Understanding Google's Search Engine Results Page
The Google search engine has transformed into a digital billboard. Businesses utilize strategy to compete for top spots on the results page, in hopes of catching the eye of a potential buyer.
That digital billboard is better known as a search engine results page (SERP).
What is a SERP?
To put it simply, a SERP is a page full of possible answers that follow a query entered into a search engine. To digital marketers, SERPs are golden real estate opportunities for generating high volume traffic. In order to capitalize on those opportunities, marketers must understand the Google search page layout and how to utilize the appropriate listings to the highest visibility.
The Google search results page is made up of a variety of search result types that cater to different industries and achieve different goals. This breakdown focuses on a basic overview of three main SERP listings every Internet marketer should be aware of— no matter the industry.
Paid Search Results
Paid Search, also known as, Pay-Per-Click (PPC), is where advertisers pay to have ads show up on the search engine results page.
Specific to Google, there are two types of Paid Search ads that can appear on the search engine results page: text ads and Shopping ads. Following a Google search, text ads appear at the very top of the results as well as at the very bottom of the page. An easy way to identify Search ads is the green “Ad” icon next to the ad.
Shopping ads, on the other hand, appear either in a row at the top of the page or on the right side of the search results. Above the rotating Shopping ads, look for text that reads “Sponsored,” to verify it’s a Paid ad.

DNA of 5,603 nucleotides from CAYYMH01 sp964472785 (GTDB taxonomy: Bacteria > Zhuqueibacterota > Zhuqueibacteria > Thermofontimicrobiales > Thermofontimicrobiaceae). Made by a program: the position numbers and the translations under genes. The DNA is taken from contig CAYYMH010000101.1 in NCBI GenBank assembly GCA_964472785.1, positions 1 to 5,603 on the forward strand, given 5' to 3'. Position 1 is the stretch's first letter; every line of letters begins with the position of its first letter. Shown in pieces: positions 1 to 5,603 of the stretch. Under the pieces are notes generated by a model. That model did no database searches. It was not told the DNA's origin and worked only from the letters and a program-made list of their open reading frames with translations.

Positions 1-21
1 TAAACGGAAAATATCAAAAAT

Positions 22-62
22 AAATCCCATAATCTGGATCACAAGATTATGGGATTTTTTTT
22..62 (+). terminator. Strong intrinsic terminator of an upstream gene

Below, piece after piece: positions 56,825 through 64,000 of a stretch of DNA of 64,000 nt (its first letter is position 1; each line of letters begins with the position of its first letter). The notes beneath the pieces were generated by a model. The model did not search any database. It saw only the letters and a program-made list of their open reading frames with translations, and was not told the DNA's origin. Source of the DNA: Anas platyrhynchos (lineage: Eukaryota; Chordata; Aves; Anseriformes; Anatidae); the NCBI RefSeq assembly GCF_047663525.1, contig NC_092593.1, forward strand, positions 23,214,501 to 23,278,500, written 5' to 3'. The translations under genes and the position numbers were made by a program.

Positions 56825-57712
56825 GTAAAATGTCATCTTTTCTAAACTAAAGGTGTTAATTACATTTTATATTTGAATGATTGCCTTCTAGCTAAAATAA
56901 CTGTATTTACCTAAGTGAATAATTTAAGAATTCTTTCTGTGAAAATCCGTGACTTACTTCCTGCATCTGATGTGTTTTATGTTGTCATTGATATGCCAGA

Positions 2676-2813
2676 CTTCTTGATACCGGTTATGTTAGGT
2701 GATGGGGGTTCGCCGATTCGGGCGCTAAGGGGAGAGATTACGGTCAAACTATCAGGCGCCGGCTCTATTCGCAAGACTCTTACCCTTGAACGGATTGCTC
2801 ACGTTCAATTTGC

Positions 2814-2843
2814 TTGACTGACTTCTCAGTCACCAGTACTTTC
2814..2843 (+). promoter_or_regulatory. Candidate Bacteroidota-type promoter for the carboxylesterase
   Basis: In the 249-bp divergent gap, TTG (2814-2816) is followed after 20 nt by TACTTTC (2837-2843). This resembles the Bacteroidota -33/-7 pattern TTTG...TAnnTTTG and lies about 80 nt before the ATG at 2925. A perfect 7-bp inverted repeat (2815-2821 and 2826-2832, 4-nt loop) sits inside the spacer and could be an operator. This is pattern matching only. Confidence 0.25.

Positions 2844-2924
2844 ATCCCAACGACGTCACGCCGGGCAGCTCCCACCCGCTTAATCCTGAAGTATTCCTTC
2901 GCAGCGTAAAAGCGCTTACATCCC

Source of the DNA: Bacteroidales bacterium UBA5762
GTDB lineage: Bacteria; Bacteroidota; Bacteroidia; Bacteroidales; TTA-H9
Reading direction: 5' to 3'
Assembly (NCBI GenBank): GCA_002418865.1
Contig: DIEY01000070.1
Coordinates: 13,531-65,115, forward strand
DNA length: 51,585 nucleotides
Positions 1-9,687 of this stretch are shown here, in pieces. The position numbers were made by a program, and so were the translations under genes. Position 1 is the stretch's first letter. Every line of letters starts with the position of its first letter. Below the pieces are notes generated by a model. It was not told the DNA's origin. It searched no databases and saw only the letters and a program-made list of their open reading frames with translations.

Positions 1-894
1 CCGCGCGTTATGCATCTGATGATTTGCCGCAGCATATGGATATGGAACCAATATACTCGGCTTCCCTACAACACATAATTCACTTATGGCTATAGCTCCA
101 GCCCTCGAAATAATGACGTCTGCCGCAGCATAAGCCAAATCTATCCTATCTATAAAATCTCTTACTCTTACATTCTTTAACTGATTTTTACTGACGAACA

Google’s Paid Search ads provide an immediate solution for searchers, and when managed correctly, a quicker return for advertisers. Create and manage Paid Search ads in Google AdWords.
Local Results: Google My Business
When conducting a search for local products, services or businesses, Google’s response is with either a local pack or a Knowledge Graph.
The local pack is linked to Google maps and displays a snippet of a map, paired with 3 local business listings. The results that are listed in the “pack” vary, depending on the location of the person searching.
The local Knowledge Graph is triggered by branded searches, typically regarding a specific business location. This listing type acts as a snapshot of a local business so searchers can see all of the information they need in one place.
Both of these local results are managed through Google My Business.
Organic results are unpaid search results that are ranked by their relevance to the query entered into the search engine. Organic listings are ranked based on a number of factors controlled by search engine optimization (SEO).
SEO is the act of driving relevant traffic to one’s website, using unpaid search results. Consistent attention to SEO is crucial to even be considered to rank organically. It requires creating, adjusting and upholding a website that is easy for both the search engine and the user to navigate.
Throughout the years, Google has unveiled new organic listing formats, making it easier for the searcher to find immediate answers, but more difficult for them to identify listings as an unpaid results.
The evolution of organic listings, from plain text to Rich Snippet to Rich Card.
*Image source: https://webmasters.googleblog.com/2016/05/introducing-rich-cards.html
If you don’t see an “Ad” icon or text noting any kind of sponsorship, it’s safe to assume the result is organic. If you're interested in getting started with SEO or improving your current strategy, talk with one of our SEO experts, today!
While there is a wide variety of listing formats, Paid, Local and Organic results set the foundation of Google's search engine results page. Before diving head-first into a digital marketing strategy, advertisers must understand the major components that make up Google's SERPs. Taking time to learn will provide the highest benefit and increase overall performance.
*This post was orginally published in June 2014 and has undergone a complete transormation with updated information that is accurate to today's best practices.
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